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TIIE BEE: OMAHA, WEDNESDAY, MARCH 4, 1014.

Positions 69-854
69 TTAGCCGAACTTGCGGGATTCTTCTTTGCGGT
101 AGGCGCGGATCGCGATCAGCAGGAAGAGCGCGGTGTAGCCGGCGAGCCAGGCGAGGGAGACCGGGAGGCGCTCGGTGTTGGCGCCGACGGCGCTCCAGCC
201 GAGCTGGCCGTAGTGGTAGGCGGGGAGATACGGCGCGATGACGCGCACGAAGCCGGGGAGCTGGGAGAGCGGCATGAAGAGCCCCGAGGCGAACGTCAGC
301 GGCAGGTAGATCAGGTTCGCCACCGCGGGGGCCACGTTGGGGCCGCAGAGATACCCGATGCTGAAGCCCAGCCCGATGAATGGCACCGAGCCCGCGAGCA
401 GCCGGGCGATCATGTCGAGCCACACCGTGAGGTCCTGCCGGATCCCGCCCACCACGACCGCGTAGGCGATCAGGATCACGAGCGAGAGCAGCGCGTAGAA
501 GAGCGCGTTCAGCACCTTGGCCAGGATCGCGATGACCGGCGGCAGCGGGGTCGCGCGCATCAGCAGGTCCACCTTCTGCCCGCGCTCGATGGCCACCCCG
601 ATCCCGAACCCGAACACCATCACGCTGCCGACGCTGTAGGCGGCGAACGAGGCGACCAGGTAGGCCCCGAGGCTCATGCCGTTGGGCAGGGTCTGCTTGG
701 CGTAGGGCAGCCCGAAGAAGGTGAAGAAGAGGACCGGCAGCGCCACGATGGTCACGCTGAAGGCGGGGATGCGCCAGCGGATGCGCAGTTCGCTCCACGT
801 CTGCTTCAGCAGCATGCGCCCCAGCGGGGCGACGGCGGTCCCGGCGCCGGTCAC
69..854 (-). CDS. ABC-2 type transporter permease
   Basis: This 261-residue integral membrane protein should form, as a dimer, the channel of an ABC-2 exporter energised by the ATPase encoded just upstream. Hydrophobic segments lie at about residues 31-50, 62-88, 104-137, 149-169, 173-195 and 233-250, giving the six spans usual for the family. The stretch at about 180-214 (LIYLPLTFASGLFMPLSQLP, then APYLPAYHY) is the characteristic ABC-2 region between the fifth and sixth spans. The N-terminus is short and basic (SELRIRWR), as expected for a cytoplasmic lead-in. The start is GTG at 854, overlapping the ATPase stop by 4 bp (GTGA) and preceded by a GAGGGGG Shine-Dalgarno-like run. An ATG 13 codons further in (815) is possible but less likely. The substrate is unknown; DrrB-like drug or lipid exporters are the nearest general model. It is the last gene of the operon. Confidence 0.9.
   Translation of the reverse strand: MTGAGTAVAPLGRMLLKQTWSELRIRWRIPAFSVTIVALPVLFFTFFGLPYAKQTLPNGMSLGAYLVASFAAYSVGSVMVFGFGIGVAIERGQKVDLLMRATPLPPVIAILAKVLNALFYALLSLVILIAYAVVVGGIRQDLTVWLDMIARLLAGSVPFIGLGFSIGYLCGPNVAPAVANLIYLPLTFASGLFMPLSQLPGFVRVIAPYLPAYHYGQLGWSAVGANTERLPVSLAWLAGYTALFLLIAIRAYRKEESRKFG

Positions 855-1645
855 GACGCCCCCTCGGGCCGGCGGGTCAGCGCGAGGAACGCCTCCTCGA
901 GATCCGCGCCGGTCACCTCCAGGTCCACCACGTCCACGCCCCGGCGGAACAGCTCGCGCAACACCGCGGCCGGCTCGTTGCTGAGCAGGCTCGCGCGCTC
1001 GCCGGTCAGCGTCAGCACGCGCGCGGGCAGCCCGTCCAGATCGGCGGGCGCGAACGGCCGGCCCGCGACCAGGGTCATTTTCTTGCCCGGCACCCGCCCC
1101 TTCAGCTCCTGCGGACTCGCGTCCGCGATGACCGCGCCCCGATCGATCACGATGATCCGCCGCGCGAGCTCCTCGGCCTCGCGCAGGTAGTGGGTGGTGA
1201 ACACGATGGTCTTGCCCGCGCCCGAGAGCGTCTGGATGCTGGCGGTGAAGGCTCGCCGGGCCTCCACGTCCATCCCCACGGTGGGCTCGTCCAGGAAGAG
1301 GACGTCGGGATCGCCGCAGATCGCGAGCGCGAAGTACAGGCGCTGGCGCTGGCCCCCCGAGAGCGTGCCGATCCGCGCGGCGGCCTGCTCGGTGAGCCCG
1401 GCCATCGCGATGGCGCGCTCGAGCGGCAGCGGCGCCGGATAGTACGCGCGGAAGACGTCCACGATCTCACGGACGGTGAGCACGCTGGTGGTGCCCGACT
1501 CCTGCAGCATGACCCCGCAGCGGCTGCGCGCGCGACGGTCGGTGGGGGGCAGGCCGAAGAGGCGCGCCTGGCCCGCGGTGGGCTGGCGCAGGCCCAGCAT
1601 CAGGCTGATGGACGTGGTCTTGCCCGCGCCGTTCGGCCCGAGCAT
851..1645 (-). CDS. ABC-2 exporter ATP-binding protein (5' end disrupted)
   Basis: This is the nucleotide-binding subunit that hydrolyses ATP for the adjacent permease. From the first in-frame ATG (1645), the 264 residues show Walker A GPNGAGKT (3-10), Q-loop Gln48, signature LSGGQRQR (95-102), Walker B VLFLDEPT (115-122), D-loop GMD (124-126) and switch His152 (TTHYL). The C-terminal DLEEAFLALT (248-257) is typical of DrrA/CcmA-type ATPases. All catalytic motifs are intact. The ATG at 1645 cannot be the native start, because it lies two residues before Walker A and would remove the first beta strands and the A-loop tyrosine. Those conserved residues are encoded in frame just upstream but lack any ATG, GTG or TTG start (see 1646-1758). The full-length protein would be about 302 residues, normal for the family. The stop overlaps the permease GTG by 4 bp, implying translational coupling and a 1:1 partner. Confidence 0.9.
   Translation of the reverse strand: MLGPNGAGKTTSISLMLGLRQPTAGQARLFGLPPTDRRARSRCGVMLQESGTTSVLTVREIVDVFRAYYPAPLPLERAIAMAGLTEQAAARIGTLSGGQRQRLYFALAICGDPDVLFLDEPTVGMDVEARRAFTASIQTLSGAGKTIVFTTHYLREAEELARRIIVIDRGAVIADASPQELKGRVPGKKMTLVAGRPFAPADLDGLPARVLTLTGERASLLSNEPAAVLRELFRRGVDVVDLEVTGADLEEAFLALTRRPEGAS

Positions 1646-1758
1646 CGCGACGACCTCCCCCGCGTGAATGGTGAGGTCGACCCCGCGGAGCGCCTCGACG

I. Nebraska Nebraska PLAN TO STOPJJNI REMOYAL Fcw-Backcrs of Move Hold Confer ' ence in Lincoln. POEM t COMMITTEE FOR WORK Slilles Will nnn tor Urgent on Antl Itmoval rintform Dr. Flnd 'jley to Hun on Ittpnli llcnn Ticket. (From a Staff Correspondent.) LINCOLN, March 3.-(Speclol Ttlo Kram.) Though over 200 urgent Invitations had been sent out to members of tho alumni of Nebraska to attend a meeting at the Llndcll hotel to organize and pro test against removal of tho state uni versity to the stato farm, only about twcnty-flvo men, most of them from Lin coln and half a dozen women were present when K. M. Pollard, chief en gineer of the movement, talked to tho meeting of what should be done to keep tho university downtown. Mr. Pollnrd said that a group of edu cators had been brought to Lincoln "cocked and primed" to' help removal and no knew there was to' bo a hearing until the hearing was going on. Mr. rollard presented no real claims why the university should continue to be cooped up In tho downtown district Instead of being out wheer the students could have qlct and fresh air, Sut Insisted that tho alumni should organize and tell tbo leople what to do. W. O. Jones, president of the Alumni association, said that he believed In a neutral policy for tho alumni and ns president of tho organization he had tried to carry that Idea. Prof. II. K. Wolfe of tho university. C. M. Sklles of David City and on or two others spoke In favor of organi zation. Mr. Pollard was elected president; Fred Hawxby of Auburn, secretary and with C. M. Skltes of David City, Frank Raines of Falrbury, Val Kcyser, of Falrbury, A. IV. Field and Charlotto Worley of Lin coln, compofo the executive committee which held a secret meeting after the regular meeting was had. Sklles and Klnlpy for Ilcitcnt. It was announced this afternoon that C. M. Sklles of David City would file Bhortly for the democratic nomination for state regent and that ho would make the fight on an anti-removal of the university campaign. It was also given out that Dr. Flndfcy of Omaha would file for the republican nomination for 'regent, papers' for the purpose having been forwarded to him today. Jonrnnl Wins First Ilonnd. Judge Stewart of tho Lancaster county district court granted the application of tho State Journal company for a per petual Injunction restraining Chief Clerk Harry Llndsey of the supreme court from delivering to the Stephens Printing com pany of Columbia, Mo., copy for printing Mipremo court reports. The state auditor Is enjoined from drawing warrants and the state treasurer from paying the same to 'the company. The Journal made the claim that the ntate law requires all foreign corporations desiring to do business In this state to make certain filings with the . secretary of state, which, it was claimed, the Mis souri corporation had., not done. The suit , Involve about 5,15,000. - . -.y J H. CATRON, NEBRASKA CITY BANKER, IS DEAD Notes from Beatrice and Gage County BEATRICE, Neb., March S. "Deacon" Burroughs Monday failed to appear In the district court to answer tho charge of burglary and grand larceny as ordered by the court, so Judge Pcmbcrlon ordered the bond of $500 forfeited, and a capias was Issued for Burrough's arrest. Bur roughs to charged with breaking Into a freight car and stealing a quantity of sugar on the night of May 2, 1912. Ho was tried some time ngo and found guilty, but was granted a new trial by the su premo court because he had never been properly arraigned. The last heard of Burroughs he was working In Omaha. Peter Cady, for thirty-five years a resi dent of Liberty, this county, died sud denly at his home thero Monday, aged So years. He had left the house and waa walking In the yard when ho suddenly collapsed and died before a physician could be summoned. He leaves a widow. The body will bo taken to Yates City, 111., for .Interment Wednesday. Judge Pemberton Monday overruled a motion for a new trial for Lewis Fink, who was recently found guilty by a Jury of threatening Mrs. Anna Harms, wife of one of Fink's tenants, with a shot gun. Tho defendant excepted ami was given forty days to prepare and rresent a bill of exceptions. The parties to the suit live near Wymore. Nebraska PIONEER FREIGHTER DIES AT NEBRASKA CITY NEBRASKA CITY, Neb., March 3. (Special.) Volnoy M. Street died at the family homo in this city yesterday, after a brief Illness, aged 7. He was born Oc tober 26, 1817, at the Sao and Fox agency, where Is now located Kansas City. When he was 15 ycars-of age his parents moved to this city, where he assisted his father In tho freighting business for many years. He accompanied tho freighting trains over the plains and was engaged In a number of encounters with the Indians. He was postmaster and express agent at Fargo, Colo., for several yours, but In 1SS3 returned to this city and made It his home since that time. He was book keeper for tho distillery here for years and also for D. P. Balfe, In the lumber business, and In 1S94 was appointed post master of this city and on March 29, 189S, was married to Miss Templln, who sur vives him. He was a life-long member of tho Independent Ordea of Odd Fellows and hid funeral will be under the direc tion of that order. At the tlmo of his death he was cashlro of the oMrton-Greg-son Packing company. NEBRASKA CITY, Neb., March. 3. (Special.) A telegram was received In this city Jato last evening telling of the sudden de(th of J. H. Catron, president of tho Farmers' bank of this city, at San Antonlp, Tex., wheer he had gone for his health. Tho deceased was 83 years of age and a remarkably well preserved man for his ,yeare and led a very active Ufo until a few years ago. He came to this city In an early day and established a flouring mill north of this city, which he owned and operated until a few years ngo. He engaged In tho banking business with the late Captain L. Enyart and at tho tlmo of the panic In 1803, to Insure their depositors they secured and placed in tho vaults of the banks J50.000 In gold nnd Issued a notice to all they pledged their personal and realty holdings to In sure their safety nnd prevent any loss of money deposited with them. Tho deceased was a very atclve business man and church member. He was considered one of the wealthiest men of this sectlonf tho state and is survived by his widow, two Bons, Henry Catron, who was with him; M. E. Catron, a resident of Denver, and a daughter, Mrs. E. K. Bradley of this city. His son, Henry, who Woo with him. s also dangerously 111 with rheU mattsm at San Antonio and It may be that son.o of the relatives will be sent from here to accompany the body home for burial. OMAHA MEN GUESTS AT HOTEL OPENING HASTINGS, Neb., March 3.-(Speclal Telegram.) The Nebraska Hotel Men's association met here In special session today, the members coming as guests of John M. Tecllng, landlord of the now Clarko hotel. Tho event was the fifth of a series of house warming events for tho $200,000 structure. During the day tho visitors were taken on automobile trips over the city and fol lowing an inspection of tho hotol this evening the hotel men were guests at a complimentary banquet, following which they were entertained at a smoker at tho Elks' club. --v Among the Omaha men In attendance were Charles Sylces, P. II. Phllbln, Joseph Blxby, D. J. O'Brien, R. D. McFadden and I. A. Medlar. CORNHU&KERSTATE REYENUE Where Money to Run Nebraska Gov ernment Comes From. INCREASE NOTED IN TEN YEARS Illne Skr Department Olves Permit to l'red llrodeirnnrd to Cnrry on llimlness n lie llnd Plnnned. (From a Staff Correspondent.) LINCOLN. March l(Special.)-How the state of Nebraska gets the money t6 pay lis expenses and from what sourco It Is derived Is Bhown by the following tablo taken from the records. This shows Just what departments of tho stnto pay a part of the expenses and the amount paid. During tho blcnnlum of .1902 and 1902 the receipts from all sources, not count ing tho cash fund otW different Institu tions, was $l,69ti,fi3S. During the last blennlum, 1911-12, tho receipts from nit sources were $7,499,433. A comparison of tho two blennlums and tho amounts de rived from each sourco nf supply follows: 1901-2. 1911-12. Oencral property tax VA622.141 Fnnn lands Principal 99,401 403.4SI Interest KK.14J SS7.76S Leaso 264,8o0 336,158 Interest on Investments.. 281,440 712.2SO Dept. fees and earnings. 2&1.42 6M.30.1 Licenses 6,59j M,4S3 Escheats 1,43s S3 Sale public lands, 5 B,4t 14,479 S. and S. home tO,6t!7 6S.516 Agrl. and mech. arts.... fiO.OOT 100,000 U. S. experiment station SO.oou 60.000 Libraries 10.90S 23.SCJ Convict labor 46,141 89,317 Forest reserve 10,079. Fire commission 113,137 Totals .$I,696,63G 77,499,493 Ilroileunnrd fllvrn Permit. The blue sky department this morning Issued the permit to Fred Brodcgaard of Omaha necessary for him to complete the salo of stock In the Brodcgaard Jew elry company, the application of which was held up some time ago and which was finally allowed after a hearing before tho railway commission. Mr. Brodcgaard may now completo the sale of stoA ac cording to tho plan set out. Xerv Grand Inland Firm. Tho O. C. Thompson company of Grand Island filed Its articles of Incorporation with tho secretary of state today, The company will do a general merchandise business and Is Incorporated for $00,000. Tho men behind the company are O. C. Thompson, Gcorgo Schrlcscn and George Moeller. Walker Files. Arthur B. Walker of University Place Is the first man to file for a nomination for tho offlco of stato superintendent of public Instruction. He admits that ho Is a democrat and has paid the price for filing. Nebraska Wives of Governors Will Attend Dinner and Deliver Toasts (From a Staff Correspondent.) LINCOLN', Neb., March 3.-(SpecUl.) On tho same night tho legislative leaguo holds Its annual banquet In Lincoln, March 20, wives of tho members will get together for a llttto entertainment of their own. Mrs. S. It. McKclvle. chairman of tho oommlttco on arrangements for tho women, has announced that the banquet given by tho men will bo just a side show to the main rlrcus which the women ex pert to stage and that the toast list will comprise the wives of former governors, Thoso on the list are Mrs. John II. Morchcad. Mrs. C. 11. Aldrlch. Mrs. A. C. Shallenberger, Mrs. W. A. Poynter, Mrs. S. A. Holcomh. Mrs, J. It. Mickey. Mrs. Robert W. Furnas nnd Mrs. David Butler. These are expected to tell of some of tho Incidents In connection with their husband's administration which has not heretofore been inado public and will stear clear of politics and woman suffrage Tho organization was started last session of tho legislature. All wives of legislat ors, stato officials, present and past, are cllglblo to attend. week's stay In Chicago, where he at tended a "conference between the Rock Island officials and trainmen. Mr. Whit- tet was dclcgato from Falrbury branch No. 400 of the Brotherhood of Railway Trainmen. Mr. Whlttet says trainmen will soon have a new schedule. A largo number of ' tho employes In volved In the reduction of shop employes January 1 have resumed work. Charles Kautiman, cashier In tho St. Joseph & Grand Island depot, has re turned from a vacation trip In Caldwell. Kan. SON OF ROMAN SENATOR WANTED IN LOS ANGELES LOS ANGELS!. Cal., March 3. -Efforts today to ascertain tho whereabouts of Constantino V. Rlccardl, snld to he the son of a Roman senator and well known here as an attorney, wero unsuccessful and the authorities now believe he It on tho Atlantic ocean, headed for Rome. Rlccardl was charged with having cm bexiled $5,0tt from William E. Shaw In a warrant Issued by the district attorney. Besides this offence, the police declare Rlccardl left Los Angeles owing thou sands of dollars to various firms, and that he swindled many poor Italian families. Mrs. Rlccardl, who was Miss Maybello Culver of Indianapolis, Is In Ban Diego, serlounly III. 8he filed suit for divorce here Utt Saturday, alleging Infidelity. Thlrtren I'erUh. crXHAVEN, Germany. March 8. Thlrtcen members of tho erew of tho Norwegian Bark Tasman perished yes terday In the North sea when the bark capsized. VETERAN ANXIOUS TO DIE HASTENS END BY POISON KEARNEY, Ncb March 2.-(Speclal Telegram.) From the effects of a heavy dose 6f laudanum. Warren Caswell, $9 years old, died last night at his homo In this city. .Mr. Caswell, who was 'an old soldier and old settler here, has prayed for the last two yenrs that he might die and especially since the death of his wlfo last November has he been despondent. Caswell- settled In this county in 1SS0, when ho took up a homestead, and has lived In Kearney for the last twenty years, YOUTH WHO SHOT EMPLOYER SENT TO REFORM SCHOOL KEARNEY, Neb., March 3.-(Speclal Telegram.) Ernest Wilcox, the 15-year old boy who shot his employer, ' Henry Richards, at their home near Elm Creek two weeks ngo, was arraigned before Judge Hostetler in the district court here today. He made a complete confession of the uhootlng, but could give no reason for the crime, stating he thought a great dal of Richards and had always been treated right by him. He was given a sentence to the state Industrial school In. stead of a penitentiary term as was planned. Nebraska CItr Notes, NEBRASKA CITY, Neb., March 3. (Special.) During the month of February there were filed In this county $123,880 in farm mortgages for record and $71,200 released. In city mortgages there were $9,000 recorded and $8,000 released. Judgo Begley has rganled a divorce to Mrs. Cora P. Loper from her husband Nell Loper, on the ground of extreme cruelty. Both are prominent residents of the western portion of this county. The report of the police Judge of this city for the month of February shows re ceipts of only 93 cents. At present both the city and county Jail are without an occupant and have been for some tune. Hastings Schools Are Center of Hot Warfare HASTINGS. Neb., March J.-(Speclal Telegram.) Tho wlthdraway ot C. M. Barr rs a candidate for re-election as superintendent of the Hastings schools today followed the action of tho Board of Education last night In deferring the elec tion until tho April meeting. AVhllo Superintendent Barr was at the national education meeting at Richmond last week four members opposed to him began a movement to elect W. O. Brooks ot Pluttsmouth, brother of Rev. A. A. Brooks of Hastings, as his successor. Publication ot tho plans started a fight ,and last night Mr. Brooks' candidacy was withdrawn. Tho antl-Barr men then mustered a ma jority to deter tho election a month to feel the public pulse. This was followed by similar action In. regard to tho high school principal, J. Clark Mitchell. Sixty of the public, teachers petitioned tho board to re-elect Barr. In his note today Barr declares 'the public school system Is our ono truly American sys tem and tho last which should be Mext-canlzed." Mr. Barr has served two years and a half as superintendent. The deferment of tho election means that tho superin tendence will become an tssuo In tho dis trict campaign. KENNARD CAMP DESIRES NEW SET OF OFFICERS Scrim Notes of Geneva. GENEVA, Neb., March 3. (Speclal.)- The Knights of Pythias lodge No. 73 ot Geneva celebrated the fiftieth anniver sary of their order In their hall on Thursday evenlrig with a supper and program. Earl E. Cllne making the prin cipal address. Mark Butler died In the Lincoln San itarium Monday night of pneumonia. Mr. Butler had resided on his farm near Geneva for many years. The Masons are In charge of arrangements. Judge W. R. Fulton, who has been critically HI the last week, Is much bettor. Mr. Jacob Melcholr. NEBRASKA CITY. March l.-(Speclal.) Mrs. Jacob Melcholr died yesterday af ternoon after a lingering Illness. Sho was born In Hanover, Gut-many, In 1837 and was married to her husband, who sur vives her, In this city in 1870. She Is survived by two daughters, Mrs. William Relge of Berlin, and Mrs. Richard Bro- denkamn of Syracuse. The funeral will be held Wednesday afternoon. KENNARD, Neb., March 3.-(Hpcclal.)-The Modern Woodmen camp No. 1347 In regular session elected tho following dele gates to the county convention to be held at Kennard, April 1: A. L. Cook, H. C. Blaco, J. C. Neal, C. M. Weed, J. W. LeCrone, B. Abels, Alternates: il. J. Ilosenbaum, J. D Knkln, C. N. Brewster, C. C. Van Dcusen, W. H. Primer, M. D.; George Robertson. Resolutions adopted were: 1. We bclluvo It to bo tho best Interest for the society to elect an entirely new set or neaa camp omcers. 2. Wo demand tho rate law, adopted In Chicago be repealed, and a new law b enacted, to raise present assessments not to exceed 60 per cent of the m-escnt rate. and that we collect twelve assessments each year, and at each monthly meeting tne Doara ot directors oi me neatl camp turn all surplus Into reserve fund, and that reserve fund bo limited at a later date. 3. We bellove it to bo to tho best inter est ot the society that arrangements bo maae met eacn siaio nanaie us own re serve fund, and Invest It In Its own state. 4. Wo favor tho reinstatement of all Modern Woodmen who have loft tho order Klnce the rato agitation at tho rate they would havo ceen paying naa tney re mained In tho order, with the requirement or tho regularly required examination. 5. Wo are opposed to allowing any dclo. gate to the head camp unless he bo reg ularly elected from his own jurisdiction, G. we aro unalterably opposed to pay ing any head camp officer a salary to exceed 13.000 per annum. 7. That delegates from Kennard camp to the county convention support the resolution adopted by above mentioned camp. COUNTY FAIR MANAGERS ARE BOOKING ATTRACTIONS (From a Staff Correspondent,) LINCOLN, March 3. (Spoclal.)-County fair managers camo to Lincoln today to arrange for attractions for the county fairs next fall. Managers of amusement concerns were on hand to offer attrac tions to tho fair men. Tho managers looked over the list of offerings, discussed them at length and made their selections. C. A. Schappel of Pawnee City, Anton Tunberg of Hooper, Harry Schwab of Hooper and M. A. Uehbrlg ot Hooper were present from the fair associations. Ben Rosenthal of Chicago, Charles Marsh of Chicago and C. H. Duf field of the same city were present on behalf ot the amusement men, A large delegation of fair men came this afternoon and an other crowd will arrive in Lincoln to morrow. Tho meetings are being held at tho office of Secretary W. R. Mellor at tho state house. Newn Note 'of Falrbary. FA1RBURY. Neb., March 3,-(Speclal.) A group of Rock Island officials Is In specting tho locomotive shops and yards at this place. Tho party comprises H. Clower. superintendent of fuel, Chlcagd; Assistant General Manager J. B. Smalley of Topcka; also District Mechanical Superintendent O. W.UHIo of Topeka, H. L. Reed, new division superintendent at this place, accompanied the officials. Thomas. L. Uter left for Lincoln to take tho Limited Chicago-Nebraska flyer runs between that point and Council Blufrs, la., for thirty days. A. J. Kelley, regular engineer,, departed for Hot Springs, Ark, Tho Ice merchants of Falrbury have made several attempts during the last few weeks to fill their storage houses with ice taken from tho Llttlo Blue river, but have been unable to get a sufficient amount. The latter part of the week considerable Ice was hauled that was of poor quality. The new $30,000 artificial Ico plant Is nearing completion. Nmt Items from Fnlrbnry. FAIRBURY, Neb., March 3.-(Speclal.)- WI1I Carey, a Jotferson county farmer, today loaded his housohold goods and farm implements nnd departed for Bill Ings, Mot.. , to make his future home. A. C. Whlttet has returned from a Peruna is not a new and Untried remedy our grand fathers used it Fifty years ago it was on sale, nearly every drug store in the country can supply it It is recognized as a house hold remedy in. thousands of. homes for coughs, colds, grip, catarrh and those troubles arising from such disturbances. TODAY IT IS JUST AS EFFECTIVE, JUST A 8 RELIABLE AS EVER AND NOTHINO BETTER HAS BEEN DEVISED AS A READY-MADE MEDI CINE. Taose nho object to Liquid Medicine -nlll And Penan Tab lets desirable rera4jr tor CATARRHAL CONDITIONS. Rlienmatlc I'atua Relieved. Why suffer from rheumatism when re lief may be had at so small a cost? Mrs. Blmer Hatch, Peru. Ind., writes: "I have been subject .to attacks of rheuma tism for years. Chamberlain's Liniment always relieves me Immediately, and I take pleasure in recommending it .to oth ers." f3 and 50-cent bottles. All dealers. Advertisement N Furniture. Curtains. Rugs at Special Prices IN a sforo of this magnitude tho opportunity is always present to offer special prico inducements either because of fortunate quantity purchases or because present stocks must make room for now. $31 Fumed Oak Rocker $23 Furniture The followlng'are only a few examples. $17 Library table, fumed oak, at ia.oe $33 Library table, fumed oak, at 24.00 18 Serving table, fumed oak, at $lil.75 $40 china cabinet, fumed oak 839 f 10.60 Arm Chair, fumed oak t7.se 124 Settee, fumed oak. .... .919.75 $35 rocker, solid mahogany 938 .CO $38 Safe, Mahogany, denim cov er , aB.oo $97 leather sofa, cushion seat 949 $48 Library Table, golden wax. at 937.50 $39 dining table, golden oak 93X00 Orchard & Wilhelm Co. Lace Curtains Odd pairs and small lots ot high grade curtains. $10.60 Imported hand made Cluny, pair . . ; $0.75 $7.50 Cable net curtains, 93.75 $12.60 Imported Scrim curtains, at, per pair 83.0B $3.90 Voile Curtains, Insertion edge 93.98 $4.36 Applique Curtains 83.96 $1.60 Ruffled Muslin Curtains 78 Rugs A quantity of Tapestry Brunei, Vel vet, Body Orussel and Hcotch Art Rugs, 9x12. values from $17.60 t10 rn I tit to $30. Your choice at.'w Bedroom kugs In delicate colors, 39x73 1 ic.bo value jc .... for. BURGESS-NASH CO. Wednesday, .March 4, 1014. EVERYBODY'S STORE BTOItK NEWS FOU WEDNESDAY. Sixteenth and Hnrncy Streets. Charming New Spring Suits For Women and Misses SPIUNGTBLE stylo newness in theso now tailored suit creations, expresses itself this season in much shorter coats. Theso little garments half wrap, half jacket and altogether feminine, aro quite different from tho sevcro masculine tailored jackets of former Beasons. They havo drooping shouldor tendencies quaint ; reminders of ante bellum days. Tho fabrics woro never so lovely or different but that is anothor stylo story wo'll toll you some other; day. We featuro hero a few of the now spring arrivals At $19.50 Smart suits ot crinkled wool crope, tho Jackets are short with drooping, shoulders, draped collar and largo butterfly bow, soml tunio skirts. Tho colors aro tango, green, midnight blue, nary and black. At $25.00 Suits of tho much talked ot Gabardine cloth with now ID-Inch coats, mado with fancy cut front and Bilk Byron collar. Now tunlo skirts. Colors, navy, Copenhagen, tan, green, tango, brown, lilac and black. N JUST to remind you we are offering choice of our entire stock of Women s Winter Coats, formerly $25.00, $27.50, $29.50 and even $39.50 for $6.95. BBrtis-X&iB Go. SeeesA Tleor. Two Big Art Embroidery Specials for Wednesday rillow Tops With Six Bkelas of Floss, 10c. I Library Table Runners With Floss, tOc. Stamped with floral and conventional de- I Stamped on tan linen, slzo 18x45 Inches; new signs, completo with back. floral and conventional designs, 0 skeins of floss. Barf os-KMa Co. BonA Tloor. ' This Closing Out Sale of Furniture Brings Extreme Saving Opportunities to You AS wo told you previously wo must havo tho space now occupied by this depart ment to make room for other sections that aro to bo enlarged through the plan of rearrangement and adjustment of tho store Every ploce of furniture suitable for any room. In tho house, must go and to insuro a quick disposal wo havo marked tho entire stock at a reduc tion of ' . 3, i and even yt off the Regular Price Davenport". Mahogany davenports, mftsolvo In t7 C formerly f 57, sale prlcep4 w appearance Duvonports. Fumed oak, upholstered with Imi tation leather: for- 1 A 7K merly $28; sale priceJ i.X t J Stands. Golden oak stands formerly 7Cc, salo price Aft Wednesday xOC Davenports. Fumed oak, with Imitation Spanish f9f leather upholstery, formerly $43, at$c4. O Smokttfg Staads. Fumed oak with brass fittings and cabinet below; former-q nr ly 94.50, sale price. . . fifJQ New Dress Shoes, $2.95 THE very latest stylo in dress shoes for womon. Patent leather vamp with brocaded cloth toi. and back: button pattern; light, flexible sewed soles aud Gaby heels. On rf .m g salo Wed- 2 n e s day, spoclal, at the pair ....$2.85 Buckles for Slippers, 50c to $5 Buckles havo the call as an accessory for spring footwear. Wo aro showing a beautiful assort ment of cut steel slipper buokles In the very nowest designs, Including tho much talked of tango sets. anrffMi-WMh Ooaspaay Xain Tloor. It is the Fashion This Year to Look Comfortable IT Is the fashion to look easily grace ful, to have sinu ous, soft lines. And you can't look coin fortablo unless you feel eo. You'll look and feel so It you wear RfcG Rustless CerteU because "It & G" has the long grace of per fect lines, the easy comfort ot sensible corset making. "II. & G." corsets follow no fad. They follow strictly tho fashion of the day, they fol low strictly tho lines ot your figure they are as stylish as they are comfortable. Prices $1.00 to $8.00. Barff.ii-XMk OosBpay .ooa4 PJoor. ;Burgeaa-Nash Co. Everybody's Store 16th and Harney; Like the Mighty O ak .Which from the little acorn grew, so also havo many Mammoth Business Concerns grown from the little "Want Ad." Tho Boo "Want Ad" pages aro teeming with opportunities of all kinds to make and save money. Have you availed yourself of the opportunities presented today! If not, you had bettor turn to our "Want Ad "page now. Possibly . sdme much desired object that you have been seeking will be found advertised there, and at a big saving in price. It Pays To Read and Use Bee Want Ads